The record player has earned its crucial place in the history of music due to both its stunningly simple and cleverly ingenious design. The grooves on a vinyl record are imprinted with even smaller, almost microscopic grooves that cause the turntable’s needle to vibrate and produce sound waves.
How to Use a Record Player
While the actual mechanics of converting microscopic grooves into sound through vibrations seems incredibly complicated, record players make listening to music crazy easy. These simple steps will help you dive into your burgeoning record collection without doing damage to the vinyl:
- To avoid leaving grease and dust on the surface of the record, pick up your vinyl by the edges. Anything stuck in the grooves will distort the sound quality.
- Line up the hole in the disk with the spindle and delicately place the record onto the player.
- Determine the correct speed for your record and set the player to the appropriate rotations per minute (RPM).
- Place the tonearm, which houses the needle at the very tip, on the outer edge of the record. Usually the music will start playing on its own.
- Have you finished listening? Great! Gently lift the needle away from the record and place it back in its original position, remove the record (again by the edges) and slide the sleeve back onto the disk.
Manual vs Automatic
In an automatic system, the needle drops onto the record by itself. In most mid to high-end record players, the system is manual which means you need to lift the tonearm and place it on the record yourself. If you have a shaky hand you run the risk of scratching the record, so try practicing on a sacrificial record before diving into a manual system. Don’t worry—you’ll get the hang of it soon enough!
Belt Drive vs Direct Drive
Belt drive turntables and direct drive turntables separate the DJs from the audiophiles. Belt drive players have an independent motor that spins the platter with a rubber belt and is preferred by those who highly value sound quality. It produces less outside noise and vibration. Direct drive players are the only turntables fit for DJing as they have a platter that is directly connected to the motor.
Sizes and Speeds
Not every vinyl is the same size or rotates at the same speed. Record players are built with a speed switch that allows you to make manual adjustments to the speed.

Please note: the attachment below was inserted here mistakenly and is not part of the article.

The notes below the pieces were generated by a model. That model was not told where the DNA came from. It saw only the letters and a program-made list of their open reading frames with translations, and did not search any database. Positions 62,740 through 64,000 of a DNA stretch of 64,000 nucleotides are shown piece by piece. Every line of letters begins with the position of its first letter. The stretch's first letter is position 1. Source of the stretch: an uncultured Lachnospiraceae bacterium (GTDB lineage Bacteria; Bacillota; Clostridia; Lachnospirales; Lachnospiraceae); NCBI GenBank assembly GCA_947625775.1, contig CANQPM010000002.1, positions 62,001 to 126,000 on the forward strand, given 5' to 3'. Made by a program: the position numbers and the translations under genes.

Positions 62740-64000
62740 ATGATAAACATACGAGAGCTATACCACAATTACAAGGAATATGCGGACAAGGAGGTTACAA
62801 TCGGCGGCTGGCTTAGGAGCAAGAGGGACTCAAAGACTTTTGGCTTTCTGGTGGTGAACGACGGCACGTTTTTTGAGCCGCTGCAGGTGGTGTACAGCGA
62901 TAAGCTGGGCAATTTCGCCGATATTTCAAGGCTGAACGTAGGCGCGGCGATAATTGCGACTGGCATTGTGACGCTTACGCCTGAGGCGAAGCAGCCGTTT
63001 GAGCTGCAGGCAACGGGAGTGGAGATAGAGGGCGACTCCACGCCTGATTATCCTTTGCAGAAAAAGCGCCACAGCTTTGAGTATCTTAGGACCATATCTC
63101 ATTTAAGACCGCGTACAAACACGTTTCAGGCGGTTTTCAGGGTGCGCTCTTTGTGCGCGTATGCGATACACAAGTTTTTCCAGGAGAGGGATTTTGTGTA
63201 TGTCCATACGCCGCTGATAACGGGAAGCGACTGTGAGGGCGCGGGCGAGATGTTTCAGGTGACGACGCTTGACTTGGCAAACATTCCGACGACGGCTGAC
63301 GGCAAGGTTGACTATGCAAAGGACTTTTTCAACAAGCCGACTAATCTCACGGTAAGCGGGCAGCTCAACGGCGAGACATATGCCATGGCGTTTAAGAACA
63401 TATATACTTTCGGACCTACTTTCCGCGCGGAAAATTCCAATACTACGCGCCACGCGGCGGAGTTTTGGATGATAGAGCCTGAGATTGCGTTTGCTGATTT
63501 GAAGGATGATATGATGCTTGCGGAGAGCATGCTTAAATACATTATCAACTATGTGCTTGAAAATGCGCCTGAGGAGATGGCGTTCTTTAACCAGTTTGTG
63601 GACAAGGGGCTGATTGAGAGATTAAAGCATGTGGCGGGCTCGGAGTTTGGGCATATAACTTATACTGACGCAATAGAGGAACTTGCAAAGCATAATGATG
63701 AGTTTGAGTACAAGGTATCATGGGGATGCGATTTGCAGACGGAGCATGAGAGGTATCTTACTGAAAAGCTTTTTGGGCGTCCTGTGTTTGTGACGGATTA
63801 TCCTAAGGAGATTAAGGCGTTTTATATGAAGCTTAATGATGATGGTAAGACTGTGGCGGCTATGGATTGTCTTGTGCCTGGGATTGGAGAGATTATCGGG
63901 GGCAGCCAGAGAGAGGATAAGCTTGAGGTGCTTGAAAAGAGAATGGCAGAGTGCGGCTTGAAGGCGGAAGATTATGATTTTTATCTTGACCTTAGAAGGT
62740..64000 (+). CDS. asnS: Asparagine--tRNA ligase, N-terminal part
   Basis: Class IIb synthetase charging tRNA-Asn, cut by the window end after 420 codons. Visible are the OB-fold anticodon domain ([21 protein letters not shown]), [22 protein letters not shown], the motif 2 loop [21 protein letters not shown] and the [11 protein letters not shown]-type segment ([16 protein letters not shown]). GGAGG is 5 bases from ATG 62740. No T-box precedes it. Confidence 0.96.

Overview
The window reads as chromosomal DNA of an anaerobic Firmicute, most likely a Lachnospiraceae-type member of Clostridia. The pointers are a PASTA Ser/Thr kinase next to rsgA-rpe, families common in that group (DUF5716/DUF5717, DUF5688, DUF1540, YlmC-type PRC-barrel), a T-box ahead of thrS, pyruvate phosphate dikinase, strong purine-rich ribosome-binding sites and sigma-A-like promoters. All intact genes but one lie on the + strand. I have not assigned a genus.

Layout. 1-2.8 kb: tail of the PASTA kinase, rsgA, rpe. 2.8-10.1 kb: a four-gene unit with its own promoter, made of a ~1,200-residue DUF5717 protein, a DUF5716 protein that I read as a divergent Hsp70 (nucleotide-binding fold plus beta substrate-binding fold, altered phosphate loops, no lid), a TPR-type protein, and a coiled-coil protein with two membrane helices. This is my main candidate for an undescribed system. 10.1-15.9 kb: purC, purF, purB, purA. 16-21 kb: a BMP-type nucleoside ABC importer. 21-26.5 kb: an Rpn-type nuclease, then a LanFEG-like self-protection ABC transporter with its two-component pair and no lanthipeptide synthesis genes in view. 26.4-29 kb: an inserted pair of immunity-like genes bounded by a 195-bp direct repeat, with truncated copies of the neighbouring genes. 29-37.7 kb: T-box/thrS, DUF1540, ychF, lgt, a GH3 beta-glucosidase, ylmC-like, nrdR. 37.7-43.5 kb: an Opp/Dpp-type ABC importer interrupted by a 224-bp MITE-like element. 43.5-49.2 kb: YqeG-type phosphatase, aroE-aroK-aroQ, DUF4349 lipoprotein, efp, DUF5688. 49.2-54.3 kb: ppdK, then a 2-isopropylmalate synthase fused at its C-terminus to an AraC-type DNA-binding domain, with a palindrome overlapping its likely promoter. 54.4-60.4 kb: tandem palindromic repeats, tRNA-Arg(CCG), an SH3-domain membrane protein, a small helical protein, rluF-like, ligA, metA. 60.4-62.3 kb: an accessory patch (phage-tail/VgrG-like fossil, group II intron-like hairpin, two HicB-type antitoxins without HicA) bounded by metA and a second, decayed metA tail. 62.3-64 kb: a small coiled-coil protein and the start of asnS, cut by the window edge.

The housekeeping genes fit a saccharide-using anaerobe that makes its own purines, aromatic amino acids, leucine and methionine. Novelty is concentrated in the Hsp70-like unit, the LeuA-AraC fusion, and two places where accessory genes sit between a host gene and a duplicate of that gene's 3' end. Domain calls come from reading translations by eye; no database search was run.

- 7-inch record – plays at 45 RPM, stores ~5min of music on each side, used for singles
- 12-inch record – plays at 33 RPM, stores ~22min of music on each side, most common form of vinyl for albums
- 10-inch record – plays at 78 RPM, the rarest sized disk, most commonly older records
Setting Up Your Player
Take care to place your record player in a spot where it won’t pick up any excessive vibration— choose a heavy table or another sturdy surface. When a turntable picks up external vibration, it causes the needle to jump and skip or even hum while your music plays. To be safe, you can pick up a turntable shelf that reduces vibration.
If you’d like to listen to your record player with speakers or headphones, make sure you buy a turntable with a preamp or have a receiver with a phono preamp. Most receivers use a larger headphone jack, so you may need a 3.55mm to ¼ inch adapter.
Upgrading Your Player
Turntables for beginners are generally ready to use right after purchasing, though if you choose to buy a higher-end model there are a few parts of the record player that you’re expected to upgrade.
- Platter: The heavier the platter, the lower the risk of external vibration.
- Tonearm: Its quality impacts the accuracy and consistency with the rotation of the record.
- Stylus: Also known as the needle, it’s directly responsible for the accuracy and sonic details of the record. Should be replaced after every 1,000 hours of use.
While most budget players include built-in speakers, if you care about sound you absolutely need to invest in a set of speakers. Bad ones can distort even the best tracks—good ones can elevate even the worst. If you want something good but not ridiculously expensive or large, look into buying a pair of bookshelf speakers. They’re about the size of a large shoe box and sound great when paired with a mid-tier turntable.
When it comes to record players, you get what you pay for. Those who choose to pay a little above the bare minimum reap the rewards. To achieve that warm, rich sound that vinyl records are known for, you’ll have to push your budget to include much more than just a turntable. Most budget turntables are perfect for beginner vinyl enthusiasts and include their own built-in speakers.
Armed with this information, you should feel comfortable purchasing your first (or next!) record player.